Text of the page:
Without a doubt, 5G cell service has been overhyped. Despite sales pitches to property owners, it is not affecting conventional cell lease rents, sales or renewals. We will briefly explore the reasoning below and examine each further during a telecommunications webinar, Cell Tower Lease Rates and Sales Prices, hosted by The International Municipal Lawyers Association on Tuesday, September 20. The complete collection of our cell tower lease advisories can be viewed here.
Recent cell phone publicity has been about high-speed 5G, such as for autonomous vehicles or downloading movies in seconds. Here’s why it doesn’t affect cell leases.
True high-speed 5G requires thousands of new, short-range antennas every 400 feet in the streets. To achieve such speeds, high-speed 5G must use very high radio frequencies. These frequencies, however, don’t go through walls. Conventional cell towers, on the other hand, utilize lower frequencies that do penetrate walls, so they and current cell leases will continue to provide cell service indoors (and outdoors to fill in the inevitable gaps created by the use of short-range antennas).
Although your phone might say it has some version of 5G, this is generally not genuine high-speed 5G. Instead, it’s 5G Lite — ordinary cell service with slight tweaks and a name change for marketing purposes. Old wine in new bottles. As a result, conventional cell towers and leases continue. Cell companies are offering 5G Lite because true high-speed 5G networks are very expensive. Four years ago, the FCC estimated they would cost $275 billion. In the few areas such networks have been deployed, they have not been profitable because customers are not willing to pay more for high-speed 5G.
While large, publicly traded “tower management companies” who own tens of thousands of towers and have decades in the cell tower business occasionally help build real high-speed 5G networks, their actions confirm their belief in the future of conventional cell towers. Such companies are the primary purchasers of cell tower leases and, since the advent of 5G, the prices they pay have not gone down. Were 5G a true threat to existing cell towers, these companies would know, and lease prices would reflect it.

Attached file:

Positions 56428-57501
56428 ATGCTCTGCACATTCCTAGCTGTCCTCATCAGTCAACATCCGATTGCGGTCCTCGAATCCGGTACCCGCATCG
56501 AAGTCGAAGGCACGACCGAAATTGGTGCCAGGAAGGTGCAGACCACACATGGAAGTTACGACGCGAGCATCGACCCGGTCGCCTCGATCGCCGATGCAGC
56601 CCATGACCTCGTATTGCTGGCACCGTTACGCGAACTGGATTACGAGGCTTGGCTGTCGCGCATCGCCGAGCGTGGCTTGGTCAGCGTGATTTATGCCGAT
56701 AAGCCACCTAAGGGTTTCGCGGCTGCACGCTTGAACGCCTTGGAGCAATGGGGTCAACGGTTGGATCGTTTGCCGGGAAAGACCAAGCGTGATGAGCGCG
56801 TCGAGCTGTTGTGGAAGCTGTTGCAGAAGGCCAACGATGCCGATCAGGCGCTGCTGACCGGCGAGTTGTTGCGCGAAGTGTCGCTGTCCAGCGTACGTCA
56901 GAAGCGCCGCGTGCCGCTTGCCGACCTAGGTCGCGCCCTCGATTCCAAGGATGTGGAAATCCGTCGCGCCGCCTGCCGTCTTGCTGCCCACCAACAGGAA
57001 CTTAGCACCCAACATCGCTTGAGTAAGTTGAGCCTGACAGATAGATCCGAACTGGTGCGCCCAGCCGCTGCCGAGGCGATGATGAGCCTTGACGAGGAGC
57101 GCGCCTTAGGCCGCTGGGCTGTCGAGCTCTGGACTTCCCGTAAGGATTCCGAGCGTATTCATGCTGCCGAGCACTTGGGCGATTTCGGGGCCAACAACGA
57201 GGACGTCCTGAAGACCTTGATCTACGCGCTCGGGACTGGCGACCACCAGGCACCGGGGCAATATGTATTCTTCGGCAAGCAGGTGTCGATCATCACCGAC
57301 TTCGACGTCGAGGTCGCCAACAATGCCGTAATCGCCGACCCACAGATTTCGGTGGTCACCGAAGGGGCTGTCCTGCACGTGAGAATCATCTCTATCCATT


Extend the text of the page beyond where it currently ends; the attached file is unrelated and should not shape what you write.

Conventional cell towers and cell tower leases thus will continue for the foreseeable future. Property owners with a cell lease should reject requests for rent reductions or lease sales at low prices based upon claims about 5G service, as such claims have no basis in fact.
Varnum represents clients nationwide on cell tower leases, including on the sale of over 100 cell leases. If you would like to discuss an initial cell lease or retention, sale or renewal of an existing lease, please contact John Pestle or Peter Schmidt.
John Pestle is a telecommunications attorney who, for decades, has represented property owners, including municipalities, on cell tower leases and sales. He is a graduate of Harvard, Yale and the University of Michigan Law School and held an FCC license to work on radio, TV and ship radar transmitters.
Pete Schmidt is a real estate attorney who has represented clients on numerous cell lease sales, including the Detroit Public Schools on the sale of approximately 24 leases. He is a graduate of Albion College and the University of Wisconsin Law School.